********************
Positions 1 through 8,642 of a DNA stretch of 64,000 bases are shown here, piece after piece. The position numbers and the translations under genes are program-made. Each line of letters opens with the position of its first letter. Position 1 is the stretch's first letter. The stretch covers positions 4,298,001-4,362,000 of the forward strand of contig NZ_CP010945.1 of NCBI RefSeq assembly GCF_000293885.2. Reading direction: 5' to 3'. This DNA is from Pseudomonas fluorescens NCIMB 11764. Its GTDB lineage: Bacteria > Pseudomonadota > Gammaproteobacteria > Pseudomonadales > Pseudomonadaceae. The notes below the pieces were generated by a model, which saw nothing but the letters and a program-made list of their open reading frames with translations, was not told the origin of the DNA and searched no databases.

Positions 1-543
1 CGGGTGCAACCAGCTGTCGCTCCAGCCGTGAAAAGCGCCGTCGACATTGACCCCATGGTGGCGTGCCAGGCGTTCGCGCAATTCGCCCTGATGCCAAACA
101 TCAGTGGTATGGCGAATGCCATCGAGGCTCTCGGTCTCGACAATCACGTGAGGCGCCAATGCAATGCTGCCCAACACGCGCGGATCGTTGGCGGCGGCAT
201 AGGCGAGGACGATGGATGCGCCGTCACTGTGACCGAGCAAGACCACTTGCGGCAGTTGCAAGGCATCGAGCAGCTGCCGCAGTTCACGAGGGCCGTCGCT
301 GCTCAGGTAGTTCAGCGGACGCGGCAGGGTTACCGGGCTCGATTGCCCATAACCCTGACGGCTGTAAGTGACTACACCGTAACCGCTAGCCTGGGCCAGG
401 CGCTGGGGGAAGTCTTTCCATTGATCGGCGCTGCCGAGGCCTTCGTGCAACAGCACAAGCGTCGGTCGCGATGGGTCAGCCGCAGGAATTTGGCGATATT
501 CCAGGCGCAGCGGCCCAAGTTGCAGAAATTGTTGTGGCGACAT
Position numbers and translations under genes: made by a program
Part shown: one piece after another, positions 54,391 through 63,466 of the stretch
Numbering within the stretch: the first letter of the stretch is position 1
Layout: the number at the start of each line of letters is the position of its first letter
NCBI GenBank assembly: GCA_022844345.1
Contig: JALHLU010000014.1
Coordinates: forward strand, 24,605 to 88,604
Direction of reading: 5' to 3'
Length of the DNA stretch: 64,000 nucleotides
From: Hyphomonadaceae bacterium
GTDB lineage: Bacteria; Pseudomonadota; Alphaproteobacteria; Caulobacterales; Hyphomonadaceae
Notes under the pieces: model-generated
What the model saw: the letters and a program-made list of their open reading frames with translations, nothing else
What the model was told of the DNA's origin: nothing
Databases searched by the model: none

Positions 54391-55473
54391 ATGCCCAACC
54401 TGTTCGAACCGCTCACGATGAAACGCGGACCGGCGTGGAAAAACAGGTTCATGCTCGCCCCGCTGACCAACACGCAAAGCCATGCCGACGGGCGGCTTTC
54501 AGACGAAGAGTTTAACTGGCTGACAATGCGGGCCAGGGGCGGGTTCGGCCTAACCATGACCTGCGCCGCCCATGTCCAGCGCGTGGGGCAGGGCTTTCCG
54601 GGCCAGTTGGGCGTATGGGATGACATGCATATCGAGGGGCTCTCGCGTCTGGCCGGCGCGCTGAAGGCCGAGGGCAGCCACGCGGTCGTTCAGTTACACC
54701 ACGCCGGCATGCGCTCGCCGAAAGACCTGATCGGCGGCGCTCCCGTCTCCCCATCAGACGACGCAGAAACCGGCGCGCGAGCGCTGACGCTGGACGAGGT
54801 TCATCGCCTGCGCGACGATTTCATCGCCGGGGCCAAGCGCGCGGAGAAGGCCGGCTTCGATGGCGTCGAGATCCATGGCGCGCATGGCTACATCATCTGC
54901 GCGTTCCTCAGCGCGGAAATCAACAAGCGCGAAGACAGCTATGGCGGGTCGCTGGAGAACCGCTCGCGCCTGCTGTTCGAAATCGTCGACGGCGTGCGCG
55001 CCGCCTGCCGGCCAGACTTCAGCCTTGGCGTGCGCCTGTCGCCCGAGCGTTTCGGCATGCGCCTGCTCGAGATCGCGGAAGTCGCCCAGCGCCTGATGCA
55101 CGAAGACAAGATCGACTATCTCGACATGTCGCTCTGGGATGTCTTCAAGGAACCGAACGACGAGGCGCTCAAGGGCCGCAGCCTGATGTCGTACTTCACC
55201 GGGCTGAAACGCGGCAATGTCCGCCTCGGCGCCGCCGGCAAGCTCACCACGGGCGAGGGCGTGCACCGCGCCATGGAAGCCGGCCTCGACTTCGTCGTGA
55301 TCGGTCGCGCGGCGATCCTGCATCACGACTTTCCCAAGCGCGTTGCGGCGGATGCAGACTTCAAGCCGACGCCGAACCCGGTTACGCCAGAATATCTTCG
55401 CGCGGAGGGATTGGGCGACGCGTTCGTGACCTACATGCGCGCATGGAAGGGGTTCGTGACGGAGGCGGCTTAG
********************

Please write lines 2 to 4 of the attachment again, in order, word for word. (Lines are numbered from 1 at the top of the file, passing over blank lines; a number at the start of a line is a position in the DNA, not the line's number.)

Positions 1-543
1 CGGGTGCAACCAGCTGTCGCTCCAGCCGTGAAAAGCGCCGTCGACATTGACCCCATGGTGGCGTGCCAGGCGTTCGCGCAATTCGCCCTGATGCCAAACA
101 TCAGTGGTATGGCGAATGCCATCGAGGCTCTCGGTCTCGACAATCACGTGAGGCGCCAATGCAATGCTGCCCAACACGCGCGGATCGTTGGCGGCGGCAT